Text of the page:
The Charles C. Miller Jr. Poultry Research and Education Center received special attention today as Alabama U.S. Sen. Luther Strange toured the facility and discussed Auburn's leading role in poultry in the nation.
"Auburn is a jewel of the agriculture world," Strange said. "The research that goes on at Auburn is critical to developing new techniques and products that allow us to grow."
Strange — who was appointed as a temporary replacement to Sen. Jeff Sessions, now U.S. attorney general — faces a fierce primary election next month and a special election in December, if he makes it that far. Strange is being challenged in the primary by U.S. Rep. Mo Brooks, former Chief Justice Roy Moore and several other Republican contenders.
At Auburn, the Miller Center serves as a teaching and research center for faculty and students. It was designed to assist Alabama poultry markets, which are responsible for $51.1 million in economic impact, 8,600 jobs and 65 percent of the states agricultural sales.
Jim Donald, director of the National Poultry Center, welcomed those touring the center and spoke to the importance of Auburn's poultry research. Donald said research is guiding them toward filling the mouths of many and ensuring no one goes hungry.
"We can turn about a pound and a half of feed into a pound of meat and that is very significant," Donald said.
Donald said the overall goal is efficiency with the industry, a mentality set by the need in the country. Having over 3,500 poultry growers in the state, competition is higher than ever. He said Auburn's efforts are in the top universal rankings.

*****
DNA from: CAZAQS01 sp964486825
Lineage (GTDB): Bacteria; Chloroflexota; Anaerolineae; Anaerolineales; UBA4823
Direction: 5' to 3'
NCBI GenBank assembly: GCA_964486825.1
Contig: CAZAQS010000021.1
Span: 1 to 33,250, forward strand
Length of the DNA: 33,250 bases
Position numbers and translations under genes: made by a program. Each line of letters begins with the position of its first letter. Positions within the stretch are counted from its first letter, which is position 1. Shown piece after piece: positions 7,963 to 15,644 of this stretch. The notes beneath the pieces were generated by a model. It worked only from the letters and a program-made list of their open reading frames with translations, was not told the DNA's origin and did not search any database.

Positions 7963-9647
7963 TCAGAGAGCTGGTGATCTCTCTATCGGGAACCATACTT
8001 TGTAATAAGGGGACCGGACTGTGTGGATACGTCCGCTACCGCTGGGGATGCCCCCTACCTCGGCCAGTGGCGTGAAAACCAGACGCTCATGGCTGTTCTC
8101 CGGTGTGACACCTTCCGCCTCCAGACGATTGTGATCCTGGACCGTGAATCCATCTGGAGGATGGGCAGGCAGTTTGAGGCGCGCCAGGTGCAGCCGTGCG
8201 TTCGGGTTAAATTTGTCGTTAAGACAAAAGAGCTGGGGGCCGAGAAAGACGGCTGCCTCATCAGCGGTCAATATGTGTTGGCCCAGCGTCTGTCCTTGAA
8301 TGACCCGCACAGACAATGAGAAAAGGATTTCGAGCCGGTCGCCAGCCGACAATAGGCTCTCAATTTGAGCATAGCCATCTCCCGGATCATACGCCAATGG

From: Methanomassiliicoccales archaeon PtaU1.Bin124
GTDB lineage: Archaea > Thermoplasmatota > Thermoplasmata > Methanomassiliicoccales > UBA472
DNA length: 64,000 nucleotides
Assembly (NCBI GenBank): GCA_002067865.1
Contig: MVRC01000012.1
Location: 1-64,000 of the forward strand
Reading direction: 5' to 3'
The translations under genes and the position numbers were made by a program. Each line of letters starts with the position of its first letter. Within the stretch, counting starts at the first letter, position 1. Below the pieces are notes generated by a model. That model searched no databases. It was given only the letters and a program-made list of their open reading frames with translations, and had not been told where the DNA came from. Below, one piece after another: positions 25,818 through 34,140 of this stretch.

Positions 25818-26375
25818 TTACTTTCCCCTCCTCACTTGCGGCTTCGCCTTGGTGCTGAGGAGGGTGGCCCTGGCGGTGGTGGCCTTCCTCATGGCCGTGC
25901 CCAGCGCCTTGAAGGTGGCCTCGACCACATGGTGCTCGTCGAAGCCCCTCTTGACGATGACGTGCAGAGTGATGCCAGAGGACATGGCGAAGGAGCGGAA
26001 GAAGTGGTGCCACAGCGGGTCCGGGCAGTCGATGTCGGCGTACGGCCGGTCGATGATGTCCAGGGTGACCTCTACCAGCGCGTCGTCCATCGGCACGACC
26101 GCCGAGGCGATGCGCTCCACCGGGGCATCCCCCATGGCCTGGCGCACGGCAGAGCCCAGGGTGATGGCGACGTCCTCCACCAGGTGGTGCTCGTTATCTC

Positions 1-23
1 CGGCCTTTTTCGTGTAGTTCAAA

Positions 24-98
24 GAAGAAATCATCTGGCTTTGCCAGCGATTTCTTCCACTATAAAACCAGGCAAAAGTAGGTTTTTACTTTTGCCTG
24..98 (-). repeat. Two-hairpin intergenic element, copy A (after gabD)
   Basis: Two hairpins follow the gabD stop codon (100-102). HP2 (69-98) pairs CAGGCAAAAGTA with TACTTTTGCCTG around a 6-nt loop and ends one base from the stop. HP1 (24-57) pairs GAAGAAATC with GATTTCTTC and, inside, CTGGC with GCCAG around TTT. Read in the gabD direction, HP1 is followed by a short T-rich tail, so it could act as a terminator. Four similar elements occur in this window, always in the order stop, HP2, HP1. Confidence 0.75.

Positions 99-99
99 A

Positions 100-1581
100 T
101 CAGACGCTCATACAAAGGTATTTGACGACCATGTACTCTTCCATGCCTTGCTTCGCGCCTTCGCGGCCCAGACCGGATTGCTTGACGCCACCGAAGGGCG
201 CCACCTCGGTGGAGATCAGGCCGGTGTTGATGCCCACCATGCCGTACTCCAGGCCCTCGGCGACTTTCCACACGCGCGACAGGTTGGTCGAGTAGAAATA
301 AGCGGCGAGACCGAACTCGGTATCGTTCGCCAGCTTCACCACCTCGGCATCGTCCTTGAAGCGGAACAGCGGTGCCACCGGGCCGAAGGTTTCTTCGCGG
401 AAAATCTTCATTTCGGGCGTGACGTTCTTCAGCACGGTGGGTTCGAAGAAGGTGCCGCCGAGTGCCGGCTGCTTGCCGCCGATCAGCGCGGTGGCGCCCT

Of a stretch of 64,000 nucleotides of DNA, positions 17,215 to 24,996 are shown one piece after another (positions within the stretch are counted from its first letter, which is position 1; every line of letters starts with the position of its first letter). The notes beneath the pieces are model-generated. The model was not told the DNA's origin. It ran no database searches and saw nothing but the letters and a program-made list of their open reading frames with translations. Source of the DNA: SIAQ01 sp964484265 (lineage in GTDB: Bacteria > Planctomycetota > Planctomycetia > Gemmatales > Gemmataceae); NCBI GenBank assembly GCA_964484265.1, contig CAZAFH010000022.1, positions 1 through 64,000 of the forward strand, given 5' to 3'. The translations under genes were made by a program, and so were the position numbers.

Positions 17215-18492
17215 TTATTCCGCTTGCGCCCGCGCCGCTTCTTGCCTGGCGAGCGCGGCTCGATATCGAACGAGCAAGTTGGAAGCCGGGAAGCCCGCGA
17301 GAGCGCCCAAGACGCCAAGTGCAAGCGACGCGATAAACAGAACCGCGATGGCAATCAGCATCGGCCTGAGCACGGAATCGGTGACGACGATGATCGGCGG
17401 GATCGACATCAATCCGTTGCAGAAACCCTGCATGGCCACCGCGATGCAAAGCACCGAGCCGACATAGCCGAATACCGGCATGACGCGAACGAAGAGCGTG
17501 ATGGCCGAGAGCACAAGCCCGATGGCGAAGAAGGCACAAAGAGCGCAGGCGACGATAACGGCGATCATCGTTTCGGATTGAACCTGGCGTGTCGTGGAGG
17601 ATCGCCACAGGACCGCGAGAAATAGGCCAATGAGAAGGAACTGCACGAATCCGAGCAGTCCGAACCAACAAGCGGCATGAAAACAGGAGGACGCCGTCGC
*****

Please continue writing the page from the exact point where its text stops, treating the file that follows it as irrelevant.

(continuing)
Construction began in 2012 and has continued, and it will continue to grow even more in 2017.
Strange's interest spawns from his representation of the state and his place on the Senate's Agriculture Committee, he said.
"What I see today here at Auburn and what I look forward to seeing in the future is cutting-edge technology, bright, young students and expert professors who are taking technology and getting into the stream of commerce," Strange said. "Not just here in the academic state, but they are taking it to our farms and extension services."
Strange said he is constantly seeing the results of Auburn's work throughout the state.
"Ultimately, this is feeding our people," Strange said.
Strange said he truly values college-aged supporters and those involved in politics and works through personally backed programs to encourage student voters.
He toured the facility intently listening as the facility workers explained each project and procedure.
Aside from his visit, Strange discussed the upcoming special election and said he was working in Washington every day to further President Donald Trump's agenda.
"It's not an easy job, but I'm working hard," Strange said.
On health care, Strange said he wants to focus on repealing and replacing Obamacare, which he considers the Republicans' political mandate.
Earlier this week, Strange signed on to a letter with several other conservative Republican senators asking Senate Majority Leader Mitch McConnel to delay the August recess to give them more time to come to an agreement on the Republican health care bill.
The letter was successful, and Senate leadership delayed the recess for two weeks, perhaps giving Republicans the time necessary to pass the leadership's repeal and replace bill. With the recess delayed, Strange may have less time to campaign for re-election in Alabama, though.
"As important as those things may be, the people of my state work very hard," Strange said in a press conference in Washington earlier this week. "The ones that pay taxes expect the government to listen to them and deliver. They do not take kindly to the idea that we're not solving the problems that they sent us here to solve."
Strange's stop in Auburn may have served as an unofficial campaign stop.
Donald said having Strange tour the facility during such a busy time in politics reinforces the message that agriculture is important and there is "family in the business."